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Showing posts from 2006

COUNTDOWN

The 2006 Etape is less than a week away and - in the Apollo 13 sense - I have a problem. The concept of tapering your training is logical. You ease off in the last days before your event to ensure you're as rested as possible, without stopping practice altogether. With this in mind, I duly 'tapered' from a 120 mile Audax run in Kent and a 60 mile club run the next day, down to a very gentle 30 mile spin round Richmond Park. But this last session was the camel's back-breaker.

Within 12 hours I could feel a familiar twinge in my right foot. Two hours into my night shift at work, the foot was throbbing and on fire and my walking was becoming increasingly laboured. It got so bad that I signed off sick for the second shift and sat watching tennis and World Cup football on the TV with a large block of ice wrapped around my foot with a dish towel. I've had tendonitis before and it has kept me out of circulation for a week at a time. I put it down to age (sadly) and over us…

GROUNDED

Slick paving stones and torrential rain should have been enough of a warning. But no, I chose the shortcut anyway - and now have a bent brake lever and a bruised hip to show for it. My tumble was nothing compared to that of Discovery Channel's George Hincapie in the Paris Roubaix race this afternoon. One minute he was riding along, tucked in near the nose of the peleton, the next his hands were loose and his bike veered off the pave, as if possessed, into the grass verge and George hit the deck heavily. The slow motion replay on TV showed that his handle bar stem had snapped somehow leaving him completely at the mercy of momentum and gravity. He looked in bad shape - possibly a broken collar bone. Tough chips for the classics specialist hoping to shine at the end of his career, now that he doesn't have to slave away for his old boss, Lance Armstrong.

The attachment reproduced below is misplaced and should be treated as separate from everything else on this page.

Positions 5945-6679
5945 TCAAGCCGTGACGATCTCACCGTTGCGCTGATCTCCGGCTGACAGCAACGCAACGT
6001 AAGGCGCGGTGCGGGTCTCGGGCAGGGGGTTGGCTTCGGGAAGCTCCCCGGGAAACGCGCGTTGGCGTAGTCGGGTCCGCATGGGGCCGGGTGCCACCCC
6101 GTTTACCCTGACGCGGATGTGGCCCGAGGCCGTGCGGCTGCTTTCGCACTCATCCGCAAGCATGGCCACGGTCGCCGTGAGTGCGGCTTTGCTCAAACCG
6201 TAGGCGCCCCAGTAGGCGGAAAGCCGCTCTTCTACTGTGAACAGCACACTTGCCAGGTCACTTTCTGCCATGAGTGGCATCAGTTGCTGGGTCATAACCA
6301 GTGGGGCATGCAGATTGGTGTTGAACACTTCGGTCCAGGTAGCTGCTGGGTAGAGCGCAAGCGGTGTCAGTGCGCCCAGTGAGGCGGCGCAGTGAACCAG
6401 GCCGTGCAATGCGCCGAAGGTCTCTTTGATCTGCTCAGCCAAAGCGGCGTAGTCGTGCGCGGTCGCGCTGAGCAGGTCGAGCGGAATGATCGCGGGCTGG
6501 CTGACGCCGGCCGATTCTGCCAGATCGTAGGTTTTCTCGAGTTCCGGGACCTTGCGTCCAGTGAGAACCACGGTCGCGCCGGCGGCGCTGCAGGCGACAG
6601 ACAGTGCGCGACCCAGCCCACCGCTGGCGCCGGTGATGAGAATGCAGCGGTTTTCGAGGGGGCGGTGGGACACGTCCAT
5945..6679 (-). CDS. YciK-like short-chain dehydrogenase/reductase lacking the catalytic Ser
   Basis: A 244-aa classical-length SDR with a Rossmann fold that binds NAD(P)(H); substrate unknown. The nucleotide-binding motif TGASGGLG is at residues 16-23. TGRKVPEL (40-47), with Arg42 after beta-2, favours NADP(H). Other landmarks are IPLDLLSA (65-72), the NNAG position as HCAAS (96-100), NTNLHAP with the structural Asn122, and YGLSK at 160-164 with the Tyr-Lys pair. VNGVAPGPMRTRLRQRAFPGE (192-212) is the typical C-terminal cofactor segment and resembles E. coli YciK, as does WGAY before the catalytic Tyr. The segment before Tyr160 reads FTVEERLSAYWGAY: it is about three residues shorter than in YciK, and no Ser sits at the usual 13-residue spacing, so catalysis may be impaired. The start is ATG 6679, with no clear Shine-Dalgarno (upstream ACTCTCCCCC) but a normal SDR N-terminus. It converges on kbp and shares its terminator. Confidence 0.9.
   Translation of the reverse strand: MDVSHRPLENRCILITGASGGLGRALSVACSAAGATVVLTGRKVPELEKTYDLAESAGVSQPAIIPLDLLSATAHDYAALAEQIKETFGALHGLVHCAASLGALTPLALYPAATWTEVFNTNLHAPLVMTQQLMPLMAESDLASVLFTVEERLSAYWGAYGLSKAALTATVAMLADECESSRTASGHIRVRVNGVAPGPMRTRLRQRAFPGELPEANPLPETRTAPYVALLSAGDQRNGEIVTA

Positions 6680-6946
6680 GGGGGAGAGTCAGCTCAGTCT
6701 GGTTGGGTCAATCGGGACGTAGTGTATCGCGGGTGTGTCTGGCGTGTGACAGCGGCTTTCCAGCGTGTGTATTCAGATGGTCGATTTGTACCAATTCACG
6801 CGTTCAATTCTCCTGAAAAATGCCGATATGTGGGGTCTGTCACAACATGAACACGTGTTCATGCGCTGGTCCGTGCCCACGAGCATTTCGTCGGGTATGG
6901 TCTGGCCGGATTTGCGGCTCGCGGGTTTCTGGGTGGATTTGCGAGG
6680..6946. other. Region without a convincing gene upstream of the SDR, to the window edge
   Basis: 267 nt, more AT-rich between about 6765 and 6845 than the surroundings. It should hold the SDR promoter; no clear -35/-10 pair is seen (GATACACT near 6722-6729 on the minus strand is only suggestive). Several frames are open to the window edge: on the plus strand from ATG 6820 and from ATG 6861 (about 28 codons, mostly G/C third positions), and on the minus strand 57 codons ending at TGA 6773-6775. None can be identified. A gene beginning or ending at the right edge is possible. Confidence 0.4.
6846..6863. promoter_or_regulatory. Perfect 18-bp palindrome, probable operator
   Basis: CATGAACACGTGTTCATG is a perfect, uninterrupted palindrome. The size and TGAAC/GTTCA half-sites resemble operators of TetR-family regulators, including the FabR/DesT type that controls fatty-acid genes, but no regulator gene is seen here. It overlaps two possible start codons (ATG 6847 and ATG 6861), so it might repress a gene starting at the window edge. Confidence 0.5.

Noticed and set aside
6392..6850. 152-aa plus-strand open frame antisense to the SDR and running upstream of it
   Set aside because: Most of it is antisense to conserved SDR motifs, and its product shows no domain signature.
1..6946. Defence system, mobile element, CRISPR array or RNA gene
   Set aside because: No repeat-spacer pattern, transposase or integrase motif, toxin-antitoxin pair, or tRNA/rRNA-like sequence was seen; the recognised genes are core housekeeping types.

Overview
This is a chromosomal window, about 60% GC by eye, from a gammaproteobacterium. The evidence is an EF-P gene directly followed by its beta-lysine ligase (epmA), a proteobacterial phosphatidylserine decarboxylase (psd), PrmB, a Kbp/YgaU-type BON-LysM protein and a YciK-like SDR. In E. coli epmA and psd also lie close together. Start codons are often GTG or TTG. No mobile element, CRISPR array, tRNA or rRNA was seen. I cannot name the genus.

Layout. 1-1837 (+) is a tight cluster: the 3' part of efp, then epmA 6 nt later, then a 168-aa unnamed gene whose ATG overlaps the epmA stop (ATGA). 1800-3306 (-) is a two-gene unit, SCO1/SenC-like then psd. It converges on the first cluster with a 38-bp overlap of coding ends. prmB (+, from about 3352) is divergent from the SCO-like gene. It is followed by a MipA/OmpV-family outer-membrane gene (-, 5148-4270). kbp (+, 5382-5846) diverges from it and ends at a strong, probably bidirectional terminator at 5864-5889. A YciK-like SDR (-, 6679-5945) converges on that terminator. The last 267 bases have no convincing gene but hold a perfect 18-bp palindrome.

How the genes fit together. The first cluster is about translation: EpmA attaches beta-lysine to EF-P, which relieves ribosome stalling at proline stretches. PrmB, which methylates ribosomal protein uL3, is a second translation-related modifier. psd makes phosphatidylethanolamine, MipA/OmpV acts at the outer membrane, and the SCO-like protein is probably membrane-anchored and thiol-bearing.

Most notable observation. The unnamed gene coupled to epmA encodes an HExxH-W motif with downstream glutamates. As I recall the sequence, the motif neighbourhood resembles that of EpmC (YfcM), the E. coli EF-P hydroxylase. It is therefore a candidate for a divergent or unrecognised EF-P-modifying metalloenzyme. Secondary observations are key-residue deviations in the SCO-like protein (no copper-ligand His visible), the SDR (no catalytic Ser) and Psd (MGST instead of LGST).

My own 'crash' came not in a race, but during the self-imposed, time trial-like spin, I try to put in on the way home fro…

GREETINGS

Image
First time blogger here. The title may suggest I'm going to write about cycling - which I am - but as there's no bike to be seen in the uploaded photo (& I'm afraid that is me), I may be posting on everything else under the sun, or then again I may confine my comments to bike-related issues only.

In my defence, I can say this snap (right) was taken at the 2008 Tour de France, on a rainy day in Brittany. I think it was an uneventful early stage of the Tour. We spent four hours camped under a small umbrella, hogging our vantage point on a street corner. Of course, the race whizzed past us in seconds when the army of Lycra-wearing warriors finally pedalled up the hill towards us. Luckily we then found two seats in a nearby bar and watched the race finish a 100km or so up the road. It seems a ludicrous waste of time and effort when the riders slog away for hours, cycling huge distances, only for the race to be decided in a photo-finish, mass sprint at the end. Why not have …